circumpolar star


Also found in: Wikipedia.

circumpolar star,

star whose diurnal circlediurnal circle
, apparent path followed by a star due to the earth's rotation on its axis. The stars appear to move on the celestial sphere in concentric circular paths centered at the celestial poles.
..... Click the link for more information.
 lies completely above or completely below an observer's horizon. A star whose diurnal circle lies above the horizon never sets, even though it cannot be seen during the day. Designation of a star as circumpolar depends on the observer's latitude. At the equator no star is circumpolar. At the North or South Pole all stars are circumpolar, since only one half of the celestial sphere can ever be seen. For an observer at any other latitude a star whose declination is greater than 90° minus the observer's latitude will be circumpolar, appearing to circle the celestial pole and remaining always above the horizon. A constellation made up entirely of circumpolar stars is also called circumpolar. From most of the N United States (above lat. 40°N) the Big Dipper is circumpolar.

circumpolar star

[¦sər·kəm′pō·lər ′stär]
(astronomy)
A star with its polar distance approximately equal to or less than the latitude of the observer.
References in periodicals archive ?
These stars are known as circumpolar stars and the constellations they belong to are called circumpolar constellations.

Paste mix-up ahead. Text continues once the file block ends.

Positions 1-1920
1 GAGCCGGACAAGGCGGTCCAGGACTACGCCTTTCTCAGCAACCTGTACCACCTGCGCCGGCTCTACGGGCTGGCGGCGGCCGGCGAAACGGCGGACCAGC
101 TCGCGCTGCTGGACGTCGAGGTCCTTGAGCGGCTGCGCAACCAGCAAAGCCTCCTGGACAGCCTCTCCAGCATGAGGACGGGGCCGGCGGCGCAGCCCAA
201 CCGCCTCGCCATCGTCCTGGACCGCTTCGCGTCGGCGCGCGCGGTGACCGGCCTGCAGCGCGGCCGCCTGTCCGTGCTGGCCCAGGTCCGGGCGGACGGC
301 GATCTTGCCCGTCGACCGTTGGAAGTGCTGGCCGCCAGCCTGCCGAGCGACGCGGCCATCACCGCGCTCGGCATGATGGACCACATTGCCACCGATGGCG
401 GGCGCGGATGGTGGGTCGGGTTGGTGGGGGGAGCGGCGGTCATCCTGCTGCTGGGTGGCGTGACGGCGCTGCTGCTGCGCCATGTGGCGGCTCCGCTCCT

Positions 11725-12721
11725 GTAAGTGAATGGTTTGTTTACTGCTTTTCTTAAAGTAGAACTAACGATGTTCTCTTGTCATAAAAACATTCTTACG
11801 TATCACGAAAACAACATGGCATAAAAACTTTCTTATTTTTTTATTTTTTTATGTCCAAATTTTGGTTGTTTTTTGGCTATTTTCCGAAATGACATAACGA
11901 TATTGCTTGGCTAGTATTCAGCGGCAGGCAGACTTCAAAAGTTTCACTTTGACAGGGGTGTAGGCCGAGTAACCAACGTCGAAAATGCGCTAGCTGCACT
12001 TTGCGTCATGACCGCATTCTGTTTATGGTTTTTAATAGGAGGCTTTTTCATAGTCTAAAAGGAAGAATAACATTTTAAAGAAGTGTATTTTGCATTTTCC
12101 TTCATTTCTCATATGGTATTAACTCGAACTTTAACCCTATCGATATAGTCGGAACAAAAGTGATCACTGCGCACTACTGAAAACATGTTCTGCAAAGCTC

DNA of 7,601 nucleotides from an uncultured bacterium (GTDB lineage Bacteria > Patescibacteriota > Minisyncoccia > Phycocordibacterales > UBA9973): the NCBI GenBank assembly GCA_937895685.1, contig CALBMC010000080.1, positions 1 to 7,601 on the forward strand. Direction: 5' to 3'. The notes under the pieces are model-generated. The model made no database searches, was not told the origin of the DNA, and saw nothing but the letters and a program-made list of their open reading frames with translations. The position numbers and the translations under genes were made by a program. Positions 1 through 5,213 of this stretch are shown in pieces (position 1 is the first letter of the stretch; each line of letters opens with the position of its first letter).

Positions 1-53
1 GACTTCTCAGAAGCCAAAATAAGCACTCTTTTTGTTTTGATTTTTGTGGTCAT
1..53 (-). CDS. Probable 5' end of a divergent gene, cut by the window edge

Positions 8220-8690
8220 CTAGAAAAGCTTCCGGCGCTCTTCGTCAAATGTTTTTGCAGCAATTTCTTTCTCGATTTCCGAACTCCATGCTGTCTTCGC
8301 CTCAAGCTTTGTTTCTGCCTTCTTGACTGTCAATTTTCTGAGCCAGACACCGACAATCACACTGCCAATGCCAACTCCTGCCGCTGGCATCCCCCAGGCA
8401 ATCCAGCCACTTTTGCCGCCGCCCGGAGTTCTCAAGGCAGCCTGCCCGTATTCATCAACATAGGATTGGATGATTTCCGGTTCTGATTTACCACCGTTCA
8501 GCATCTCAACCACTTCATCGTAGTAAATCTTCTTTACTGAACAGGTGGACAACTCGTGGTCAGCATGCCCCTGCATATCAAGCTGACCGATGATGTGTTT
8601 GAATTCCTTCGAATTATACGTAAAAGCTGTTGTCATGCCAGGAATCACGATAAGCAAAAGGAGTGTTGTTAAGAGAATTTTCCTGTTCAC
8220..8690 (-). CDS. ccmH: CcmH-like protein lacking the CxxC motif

Esoteric Egypt" reveals that the ancient Egyptians believed in reincarnation and a spiritual evolutionary process; explains the connections between the movements of Orion and Sirius and the story of Osiris and Isis, the importance of the Pleiades and circumpolar stars to the Egyptians, and the fundamental unity of the Egyptian pantheon; and investigates the people who colonized greater Egypt 100,000 years ago, descendants of the Atlanteans.
Because opposing asterisms can only be found with the help of circumpolar stars, which are always in the sky.
These are known as circumpolar stars and all seem to move in a circular path around the Pole Star (Polaris).
Stars that are near Polaris are called circumpolar stars and can be seen throughout the year.
The farther one is from the Equator, the greater the number of circumpolar stars, which neither rise nor set, but many easily identifiable bodies rise and set during the night, and since they traverse the sky in a plane oblique to the horizon, it is worth being prepared for the first and last opportunities for sighting, and so natural to name those times.
In a more particularly Chinese application of the usefulness of the circumpolar stars, it was evidently also common practice to key their meridian transits to the positions of other stars by means of sight lines, and in this way by indirect means determine the location of the sun, moon, and other heavenly bodies among the lunar mansions not currently visible in the night sky.
Indeed, we know for certain that such techniques were later used by the ancient Chinese, as Joseph Needham has illustrated with regard to the sight-lines established for the circumpolar stars.